Alex Pietrangelo’s first game against the team he captained to a Stanley Cup didn’t go as planned, for a lot of reasons, really.
But despite the Vegas Golden Knights’ best efforts to rally from a two-goal deficit twice, the St. Louis Blues survived with a 5-4 shootout victory at T-Mobile Arena on Tuesday.
Pietrangelo was a plus-1 and had an assist in a game-high 28:57 in the first game against his former team. He was also on the wrong end of the Vegas highlights in the second period for reasons you’ll see soon.
“Honestly, it felt like a normal game. I think once you get out there and you start playing, that kind of all gets pushed to the side,” Pietrangelo said. “First couple shifts, obviously it’s a little bit different, but I think once we settled in, I felt fine.”
Going in to Tuesday, the storyline was, of course, Pietrangelo facing the Blues. That changed quickly at around 3 p.m. when it was announced coach Pete DeBoer and his staff had to self-isolate as an abundance of caution due to COVID-19 tracing. Vegas general manager Kelly McCrimmon was the acting coach for the night, and later confirmed a member of the Vegas coaching staff tested positive.
“It’s not a case where the entire staff tested positive. Most that didn’t, quite frankly, but the protocol is such that you pull those people from the group,” McCrimmon said. “But fortunately there’s been no positive tests for players. Based on how the day unfolded, we took the steps that we did to best prepare our team to play tonight.”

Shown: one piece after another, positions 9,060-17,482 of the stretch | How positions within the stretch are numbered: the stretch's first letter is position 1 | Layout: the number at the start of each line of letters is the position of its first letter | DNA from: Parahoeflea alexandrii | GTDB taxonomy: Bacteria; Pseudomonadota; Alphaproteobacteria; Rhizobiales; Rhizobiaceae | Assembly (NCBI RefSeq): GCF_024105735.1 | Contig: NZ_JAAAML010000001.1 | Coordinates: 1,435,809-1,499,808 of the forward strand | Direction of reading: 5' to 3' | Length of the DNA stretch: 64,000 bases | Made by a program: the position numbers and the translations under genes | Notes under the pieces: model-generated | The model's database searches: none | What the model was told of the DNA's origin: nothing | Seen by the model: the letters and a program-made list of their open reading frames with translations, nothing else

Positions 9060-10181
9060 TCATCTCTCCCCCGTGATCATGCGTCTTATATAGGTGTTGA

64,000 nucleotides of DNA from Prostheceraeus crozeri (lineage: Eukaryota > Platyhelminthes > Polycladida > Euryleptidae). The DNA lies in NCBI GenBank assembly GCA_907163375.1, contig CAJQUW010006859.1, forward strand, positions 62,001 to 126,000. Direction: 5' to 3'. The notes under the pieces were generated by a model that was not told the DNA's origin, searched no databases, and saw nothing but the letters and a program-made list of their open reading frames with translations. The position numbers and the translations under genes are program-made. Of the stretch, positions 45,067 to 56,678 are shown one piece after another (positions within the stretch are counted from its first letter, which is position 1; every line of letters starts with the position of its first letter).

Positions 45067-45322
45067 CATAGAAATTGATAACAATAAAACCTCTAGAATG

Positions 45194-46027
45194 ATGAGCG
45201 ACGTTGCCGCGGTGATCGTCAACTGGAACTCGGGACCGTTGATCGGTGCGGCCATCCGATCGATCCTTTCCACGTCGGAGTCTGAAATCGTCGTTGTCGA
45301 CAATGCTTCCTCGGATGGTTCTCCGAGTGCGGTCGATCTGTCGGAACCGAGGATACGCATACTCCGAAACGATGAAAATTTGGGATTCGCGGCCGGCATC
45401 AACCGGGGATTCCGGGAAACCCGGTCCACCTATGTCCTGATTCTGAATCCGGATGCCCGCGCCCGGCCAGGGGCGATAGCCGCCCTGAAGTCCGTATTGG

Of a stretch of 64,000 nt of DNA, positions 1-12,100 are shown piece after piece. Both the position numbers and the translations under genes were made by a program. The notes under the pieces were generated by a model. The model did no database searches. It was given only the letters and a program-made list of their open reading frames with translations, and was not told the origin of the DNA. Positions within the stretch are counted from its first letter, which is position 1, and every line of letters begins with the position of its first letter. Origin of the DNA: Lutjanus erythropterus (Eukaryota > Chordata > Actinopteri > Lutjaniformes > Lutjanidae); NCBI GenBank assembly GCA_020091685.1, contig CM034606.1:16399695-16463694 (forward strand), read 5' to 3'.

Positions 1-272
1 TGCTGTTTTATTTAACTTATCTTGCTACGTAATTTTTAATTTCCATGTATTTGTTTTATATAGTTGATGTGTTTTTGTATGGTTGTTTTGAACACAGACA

And yet, a game was still played on this night. Things happened, and a result was had. Let’s hand out some grades.
If this were the Max Pacioretty category, it’d be an A-plus.
Pacioretty’s seventh NHL hat trick is the only reason Vegas was able to squeeze a point from this game. Tack on the seven hit posts, including two in overtime, and the Golden Knights should’ve won this game.
Rallying from multiple goals down against the Blues has become a common theme. It’s the third consecutive regular season meeting, all at T-Mobile Arena, that saw the Knights rally and at least force overtime. The Golden Knights’ top line, once again, came through when needed. Pacioretty is tied atop the league leaderboard with six goals; Mark Stone’s three assists puts him tied for third with 11 points.
Alex Tuch, who scored the other goal Tuesday, continues to be a force. He would’ve had a two-goal night had the post not turned his five-hole attempt aside late in the third.
It’s hard to find a weak point in this Vegas offense, and the fact they out-attempted this heavy St. Louis squad 83-48 should bode well for Thursday.
Not sure if you could’ve picked a worse way to start defensively for the Golden Knights.
After Tuch’s goal, defenseman Alec Martinez turned the puck over behind the net, which led to the first of two David Perron goals in the period. Martinez turned it over a second time, this one leading to Jaden Schwartz’s goal, to put Vegas in an early two-goal hole.